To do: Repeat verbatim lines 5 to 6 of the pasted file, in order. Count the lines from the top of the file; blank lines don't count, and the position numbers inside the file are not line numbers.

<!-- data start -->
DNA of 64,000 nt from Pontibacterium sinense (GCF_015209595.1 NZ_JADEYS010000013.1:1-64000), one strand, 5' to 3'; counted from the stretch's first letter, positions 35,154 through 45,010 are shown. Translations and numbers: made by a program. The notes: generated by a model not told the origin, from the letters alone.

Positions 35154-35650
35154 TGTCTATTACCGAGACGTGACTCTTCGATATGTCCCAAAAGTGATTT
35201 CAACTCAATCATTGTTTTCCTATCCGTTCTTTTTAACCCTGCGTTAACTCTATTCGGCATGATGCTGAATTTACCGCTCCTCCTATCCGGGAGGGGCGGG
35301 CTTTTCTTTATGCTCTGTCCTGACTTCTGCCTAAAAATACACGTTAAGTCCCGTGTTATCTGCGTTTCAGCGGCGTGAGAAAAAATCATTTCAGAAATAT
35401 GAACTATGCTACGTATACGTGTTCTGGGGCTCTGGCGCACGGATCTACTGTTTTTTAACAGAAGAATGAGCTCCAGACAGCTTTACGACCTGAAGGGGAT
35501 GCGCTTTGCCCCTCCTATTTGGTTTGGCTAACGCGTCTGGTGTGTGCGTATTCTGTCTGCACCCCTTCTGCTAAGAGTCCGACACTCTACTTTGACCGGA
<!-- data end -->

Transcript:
35301 CTTTTCTTTATGCTCTGTCCTGACTTCTGCCTAAAAATACACGTTAAGTCCCGTGTTATCTGCGTTTCAGCGGCGTGAGAAAAAATCATTTCAGAAATAT
35401 GAACTATGCTACGTATACGTGTTCTGGGGCTCTGGCGCACGGATCTACTGTTTTTTAACAGAAGAATGAGCTCCAGACAGCTTTACGACCTGAAGGGGAT